These are the capitalist interests from the period of the Franco dictatorship, which have created an alliance with the so-called liberal-democraticpolitical parties. This alliance has concentrated its efforts on plundering public services for their own profit. This new political class in Spain, like the one before it, has always seen the workers as cattle and public institutions theirs for the taking. In Spain opportunists always seem to find their way to the political corridors of power.

Once private enterprise receives the money of the state or the community to manage public services, most of that money is not spent on improving those services as it was meant to do, but a great part is siphoned off to these private enterprises. It is not reinvested, instead often disappearing into tax havens, leaving the public service and Spanish citizens even worse off than before. At the same time this privatisation does not reduce the national debt as claimed by politicians, but increases it.

And when a crisis such as COVID 19 comes along, the whole scam becomes visible for all to see. Thousands die because there are not enough resources in the Public Health Service. There are not enough beds for the sick, there is a dearth of health personnel, there are too few doctors (many of whom have immigrated to the North), and the necessary equipment, protective material to operate. All this is due to the corruption of capitalism, which no longer tries to make a profit from its own money by exploiting workers, but usurps public money to continue making a profit through extractive practices which lead to the death of people.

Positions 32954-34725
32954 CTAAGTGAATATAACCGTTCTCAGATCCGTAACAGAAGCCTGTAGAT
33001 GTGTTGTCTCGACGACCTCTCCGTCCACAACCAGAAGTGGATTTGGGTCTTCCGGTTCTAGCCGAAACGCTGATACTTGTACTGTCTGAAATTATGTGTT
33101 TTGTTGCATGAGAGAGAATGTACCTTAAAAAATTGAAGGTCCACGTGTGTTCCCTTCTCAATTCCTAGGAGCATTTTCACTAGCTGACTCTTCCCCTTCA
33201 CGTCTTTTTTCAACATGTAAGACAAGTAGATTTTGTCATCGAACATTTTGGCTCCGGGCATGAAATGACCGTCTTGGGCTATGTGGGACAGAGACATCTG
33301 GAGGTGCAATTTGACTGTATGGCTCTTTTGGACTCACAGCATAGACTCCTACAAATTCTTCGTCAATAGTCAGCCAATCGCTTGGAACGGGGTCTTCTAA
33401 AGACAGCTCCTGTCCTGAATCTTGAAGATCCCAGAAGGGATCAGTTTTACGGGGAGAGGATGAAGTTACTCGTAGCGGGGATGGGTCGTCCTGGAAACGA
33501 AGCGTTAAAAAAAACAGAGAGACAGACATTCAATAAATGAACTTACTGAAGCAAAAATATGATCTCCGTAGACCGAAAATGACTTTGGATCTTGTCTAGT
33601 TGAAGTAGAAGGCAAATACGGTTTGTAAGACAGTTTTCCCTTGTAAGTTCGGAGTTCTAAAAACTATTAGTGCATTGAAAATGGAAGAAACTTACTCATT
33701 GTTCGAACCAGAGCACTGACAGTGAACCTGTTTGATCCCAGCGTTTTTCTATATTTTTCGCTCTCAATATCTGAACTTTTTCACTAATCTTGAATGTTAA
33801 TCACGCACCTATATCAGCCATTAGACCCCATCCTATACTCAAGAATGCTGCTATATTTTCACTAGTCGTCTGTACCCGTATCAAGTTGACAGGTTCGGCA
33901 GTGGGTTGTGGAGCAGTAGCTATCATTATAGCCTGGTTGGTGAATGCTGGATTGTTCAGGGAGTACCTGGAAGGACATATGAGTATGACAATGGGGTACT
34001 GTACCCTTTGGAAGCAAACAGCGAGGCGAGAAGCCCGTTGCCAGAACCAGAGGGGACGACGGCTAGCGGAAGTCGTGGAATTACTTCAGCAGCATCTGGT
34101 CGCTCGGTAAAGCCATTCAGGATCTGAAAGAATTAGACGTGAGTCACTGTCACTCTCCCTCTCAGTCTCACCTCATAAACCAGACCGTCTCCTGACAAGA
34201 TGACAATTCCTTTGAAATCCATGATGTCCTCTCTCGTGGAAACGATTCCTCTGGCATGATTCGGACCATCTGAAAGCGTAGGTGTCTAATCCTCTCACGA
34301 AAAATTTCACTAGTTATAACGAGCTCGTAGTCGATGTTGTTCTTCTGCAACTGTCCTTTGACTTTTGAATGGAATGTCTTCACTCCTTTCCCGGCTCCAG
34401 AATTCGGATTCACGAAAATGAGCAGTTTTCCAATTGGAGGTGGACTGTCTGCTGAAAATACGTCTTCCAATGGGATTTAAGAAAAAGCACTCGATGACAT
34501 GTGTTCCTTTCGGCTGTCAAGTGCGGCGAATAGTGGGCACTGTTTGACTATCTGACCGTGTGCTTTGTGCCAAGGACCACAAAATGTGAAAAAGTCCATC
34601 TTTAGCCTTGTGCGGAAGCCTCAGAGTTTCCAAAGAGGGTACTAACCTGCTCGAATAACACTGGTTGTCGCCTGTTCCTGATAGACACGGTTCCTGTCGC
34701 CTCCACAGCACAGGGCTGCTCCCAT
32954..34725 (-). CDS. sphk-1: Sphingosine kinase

There is so much corruption and business crime in the Spanish state, that its citizens have become inured to it. They do not even notice it anymore. It seems as if every day there is a new political corruption scandal in Spain. Politicians, especially from the right of this country as well as from the social democratic left (PSOE), are involved. All systematically steal in all sectors. Even some of the traditional workers’ unions (UGT) have stolen their workers’ money.

The method is always the same, not surprisingly very similar to mafia practices; lowering the quality of the service to sell it or turn it over to a friend’s company. Public health, public transport (EMT, Metro, Taxi), energy, telecommunications, banking (Bankia case), water (Canal de Isabel II), ERTES in Andalusia (aid money for unemployed workers). The list is endless….

We have even seen, from in our struggle against the taxi platforms like Uber and Cabify how the CNMC, Spains state regulator to prevent monopolies detrimental to the the consumer, have repealed and modified laws to the benefit of Uber and Cabify. They have totally liberalised the transport sector, thereby damaging the mobility systems of the cities, turning it over to an oligopoly of two companies. These have the capacity to initially make enormous losses to monoplise the market, later to increase prices radically. Their system, approved by the CNMC, also weakens environmental laws, thus contributing to increased pollution in our cities.